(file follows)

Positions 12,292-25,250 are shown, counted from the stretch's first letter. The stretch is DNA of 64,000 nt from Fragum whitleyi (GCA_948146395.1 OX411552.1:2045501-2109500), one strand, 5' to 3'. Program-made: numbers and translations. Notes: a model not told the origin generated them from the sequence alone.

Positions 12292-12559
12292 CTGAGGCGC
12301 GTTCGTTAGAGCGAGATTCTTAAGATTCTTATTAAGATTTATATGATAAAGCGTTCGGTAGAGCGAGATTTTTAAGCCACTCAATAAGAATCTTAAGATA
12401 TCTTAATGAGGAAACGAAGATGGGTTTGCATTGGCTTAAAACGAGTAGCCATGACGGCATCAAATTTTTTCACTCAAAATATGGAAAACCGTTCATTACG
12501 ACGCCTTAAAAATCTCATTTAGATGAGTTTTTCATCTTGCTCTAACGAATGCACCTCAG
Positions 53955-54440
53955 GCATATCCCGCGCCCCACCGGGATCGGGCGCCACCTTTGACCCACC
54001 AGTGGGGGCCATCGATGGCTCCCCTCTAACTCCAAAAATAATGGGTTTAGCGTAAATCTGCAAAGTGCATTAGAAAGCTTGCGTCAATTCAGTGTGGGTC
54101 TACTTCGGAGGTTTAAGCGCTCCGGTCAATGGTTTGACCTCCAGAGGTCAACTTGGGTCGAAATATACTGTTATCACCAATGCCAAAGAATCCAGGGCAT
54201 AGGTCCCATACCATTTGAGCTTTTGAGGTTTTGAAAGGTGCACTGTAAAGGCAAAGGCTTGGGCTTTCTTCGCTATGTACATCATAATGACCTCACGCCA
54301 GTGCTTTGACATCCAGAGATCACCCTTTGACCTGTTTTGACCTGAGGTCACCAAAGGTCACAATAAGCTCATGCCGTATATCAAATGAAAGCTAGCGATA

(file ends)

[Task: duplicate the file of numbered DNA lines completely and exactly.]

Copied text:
Positions 12,292-25,250 are shown, counted from the stretch's first letter. The stretch is DNA of 64,000 nt from Fragum whitleyi (GCA_948146395.1 OX411552.1:2045501-2109500), one strand, 5' to 3'. Program-made: numbers and translations. Notes: a model not told the origin generated them from the sequence alone.

Positions 12292-12559
12292 CTGAGGCGC
12301 GTTCGTTAGAGCGAGATTCTTAAGATTCTTATTAAGATTTATATGATAAAGCGTTCGGTAGAGCGAGATTTTTAAGCCACTCAATAAGAATCTTAAGATA
12401 TCTTAATGAGGAAACGAAGATGGGTTTGCATTGGCTTAAAACGAGTAGCCATGACGGCATCAAATTTTTTCACTCAAAATATGGAAAACCGTTCATTACG
12501 ACGCCTTAAAAATCTCATTTAGATGAGTTTTTCATCTTGCTCTAACGAATGCACCTCAG
Positions 53955-54440
53955 GCATATCCCGCGCCCCACCGGGATCGGGCGCCACCTTTGACCCACC
54001 AGTGGGGGCCATCGATGGCTCCCCTCTAACTCCAAAAATAATGGGTTTAGCGTAAATCTGCAAAGTGCATTAGAAAGCTTGCGTCAATTCAGTGTGGGTC
54101 TACTTCGGAGGTTTAAGCGCTCCGGTCAATGGTTTGACCTCCAGAGGTCAACTTGGGTCGAAATATACTGTTATCACCAATGCCAAAGAATCCAGGGCAT
54201 AGGTCCCATACCATTTGAGCTTTTGAGGTTTTGAAAGGTGCACTGTAAAGGCAAAGGCTTGGGCTTTCTTCGCTATGTACATCATAATGACCTCACGCCA
54301 GTGCTTTGACATCCAGAGATCACCCTTTGACCTGTTTTGACCTGAGGTCACCAAAGGTCACAATAAGCTCATGCCGTATATCAAATGAAAGCTAGCGATA